2017 Mercedes-Benz S550e and C350e
We’re seeing more and more European brands turning their attention away from their long time affection for diesels, and beginning to embrace electrified plug-ins for their future powertrain needs. That includes Mercedes-Benz with both PHEV versions of the C-class and S-class sedans. So let’s take a closer look at this trend, and see what more and more luxury buyers will be plugging into.
Mercedes-Benz, always looking to go the extra mile, now has a pair of luxurious four-doors in the plug-in hybrid parade that can do those extra miles purely on electric power. The updated 2017 S550e for the flagship faithful, and the 2017 C350e for those closer to the mainstream.
This is not exactly virgin territory for Benz, having applied their first hybrid treatment to the E-class back in 2012, and of course pure EV versions of the smart, SLS AMG, and newest B-class. However, these sedans do signal a broader PHEV strategy going forward.
The S550e is their first PHEV, and it’s been available since 2014. Like most plug-ins, it offers a variety of operating modes. Default is HYBRID mode; in which it operates as a typical hybrid, determining for itself when it’s most efficient to use battery power and when to engage the engine.
E-MODE runs on the battery alone for a claimed 12-miles at up to 75 miles-per-hour. Think of this as a city friendly mode.
E-SAVE allows you to run strictly on the engine, saving your battery range for later use; and CHARGE mode will divert engine power to charging the battery back up to full, giving you another 12-miles of EV range.
Thankfully, the gauges make it crystal clear which mode you’re in.
All to make one of the most fabulously smooth hybrids we’ve ever driven.
Powertrain is a combination of a 3.0-liter twin-turbo V6 engine and an 85kW electric motor with an 8.0kWh battery pack that can be charged in 2½-hours on 240-volt current. Combined output is 436-horsepower and 479 lb-ft. of torque.
Everything works through a real 7-speed automatic transmission; in rear-drive only for the time being.
Acceleration is more than adequate, with a 5.2 second 0-60; but with the aforementioned smoothness, you really do have to keep an eye on the instrument panel to tell you where power is coming from. And while it will certainly get up and go if you ask it to, it’s much happier at a more relaxed pace. Left in HYBRID mode, it wants to be an EV as much as possible.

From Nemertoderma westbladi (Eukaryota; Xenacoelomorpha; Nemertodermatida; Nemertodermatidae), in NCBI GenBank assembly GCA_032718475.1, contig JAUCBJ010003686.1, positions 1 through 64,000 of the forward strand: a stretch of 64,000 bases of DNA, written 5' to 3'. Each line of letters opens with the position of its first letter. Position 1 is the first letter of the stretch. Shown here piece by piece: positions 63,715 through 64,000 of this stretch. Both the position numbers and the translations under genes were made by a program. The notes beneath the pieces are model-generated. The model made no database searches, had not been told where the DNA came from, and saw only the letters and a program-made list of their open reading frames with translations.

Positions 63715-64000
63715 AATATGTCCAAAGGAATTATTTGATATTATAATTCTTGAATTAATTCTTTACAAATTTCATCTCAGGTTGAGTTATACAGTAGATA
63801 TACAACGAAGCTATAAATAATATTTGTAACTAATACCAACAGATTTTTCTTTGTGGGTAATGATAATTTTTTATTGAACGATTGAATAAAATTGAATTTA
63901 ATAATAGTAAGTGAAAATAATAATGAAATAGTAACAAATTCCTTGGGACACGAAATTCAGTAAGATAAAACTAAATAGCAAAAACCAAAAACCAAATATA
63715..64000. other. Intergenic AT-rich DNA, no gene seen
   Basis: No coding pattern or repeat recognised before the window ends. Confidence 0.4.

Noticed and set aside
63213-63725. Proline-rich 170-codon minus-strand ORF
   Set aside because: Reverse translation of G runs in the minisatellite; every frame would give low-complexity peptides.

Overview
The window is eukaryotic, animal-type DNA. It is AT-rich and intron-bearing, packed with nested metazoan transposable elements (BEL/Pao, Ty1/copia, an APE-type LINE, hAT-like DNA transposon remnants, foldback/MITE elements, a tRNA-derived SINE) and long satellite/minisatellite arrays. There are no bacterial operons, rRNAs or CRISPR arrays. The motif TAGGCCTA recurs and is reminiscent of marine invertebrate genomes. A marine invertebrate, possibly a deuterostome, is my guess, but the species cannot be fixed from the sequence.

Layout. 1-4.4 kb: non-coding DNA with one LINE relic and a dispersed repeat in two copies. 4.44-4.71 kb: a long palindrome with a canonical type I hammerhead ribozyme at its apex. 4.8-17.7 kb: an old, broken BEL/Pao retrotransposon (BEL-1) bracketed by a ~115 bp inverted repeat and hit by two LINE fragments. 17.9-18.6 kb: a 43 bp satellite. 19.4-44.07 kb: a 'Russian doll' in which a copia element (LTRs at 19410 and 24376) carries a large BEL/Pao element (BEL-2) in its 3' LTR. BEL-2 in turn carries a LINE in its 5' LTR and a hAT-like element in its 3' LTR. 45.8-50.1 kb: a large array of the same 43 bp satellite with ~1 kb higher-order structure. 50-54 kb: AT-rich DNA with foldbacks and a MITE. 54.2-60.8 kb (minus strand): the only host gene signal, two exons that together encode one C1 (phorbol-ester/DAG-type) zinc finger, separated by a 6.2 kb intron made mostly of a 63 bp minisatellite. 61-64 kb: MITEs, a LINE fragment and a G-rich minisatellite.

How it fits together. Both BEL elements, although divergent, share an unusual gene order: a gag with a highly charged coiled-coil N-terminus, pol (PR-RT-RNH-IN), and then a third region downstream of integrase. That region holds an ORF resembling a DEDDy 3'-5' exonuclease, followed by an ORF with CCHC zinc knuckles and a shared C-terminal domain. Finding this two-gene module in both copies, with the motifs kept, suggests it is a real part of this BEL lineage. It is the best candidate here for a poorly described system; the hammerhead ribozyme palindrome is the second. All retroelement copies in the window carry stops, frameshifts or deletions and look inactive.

Benz keeps it classy outside, with just subtle updates to the handsome S-class form; fender emblems, blue accents on the LED headlamps, and blue brake calipers, though only in the front.
The charging port is on the rear bumper. Obviously done to avoid cutting a hole in any body panel. It’s actually quite convenient, though likely more susceptible to damage.
No concessions made inside however; it’s still one of the greatest places in all automotivedom to spend drive time.
Newest on the scene is the c; using the brand’s first 4-cylinder-based hybrid powertrain.
Starting with their 2.0-liter I4 turbo, Benz adds a 60kW electric motor with a 6.2kWh battery. Charge time is also 2½ hours with 240. Total output is 275-horsepower and 443 lb-ft. of torque.
EV range is a claimed 20-miles, though for us, 17-miles was more typical.
With that much torque on tap, you’d expect it to feel quick, and it does. We hit 60 in 6.2-seconds; almost half a second quicker than the last C300 sedan we tested.
Like the S-class, there’s a 7-speed automatic, which works efficiently; keeping power lapses between shifts very brief. It finished the ¼-mile in 14.6-seconds at 97 miles-per-hour.
Also in similar fashion to the S-Class, there’s nothing anywhere approaching compromise inside, as the C-Class has become more-and-more like the S-class; you’ll certainly want for little in here.
The S550e has a Combined Government Fuel Economy MPGe Rating of 58. We averaged 29.4 miles-per-gallon of Premium. For the C-Class, the Combined rating is 51 MPGes, and our average came in at 27.5 miles-per-gallon of Premium. As with all PHEVs, the more time you’re able to run on battery, the better you’ll do.
And both vehicles obviously earn very good Energy Impact Scores; the C-Class’ slightly better with just 7.9-barrels of yearly oil consumption and C02 emissions of 3.6-tons.
A C350e will cost you at least $46,415; that’s a healthy 6-grand premium over a base C300. The news is a little better over on the S-Class side, with the 550e coming in exactly the same as a base V8 550 at $97,525.
It’s definitely an interesting time in the auto industry as we move from pumping fossil fuels to plugging in. And you know it’s serious when a brand like Mercedes-Benz makes the PHEV shift. Both of these cars are superior efforts, adding to a growing crowd of options that burn less petroleum. Whatever the future holds, we say, “bring it on”! After all, the good life is all about having choices.
- 2017 Mercedes-Benz S550e:
- Engine: 2.0 liter
- Horsepower: 275
- Torque: 443 lb-ft.
- 0-60 mph: 6.2 seconds
- EPA: 51 MPGe combined
- 2017 Mercedes-Benz C350e:
- 1/4 mile: 14.6 seconds @ 97 mph
- Energy Impact: 7.9 barrels of oil/yr
- CO2 Emissions: 3.6 tons/yr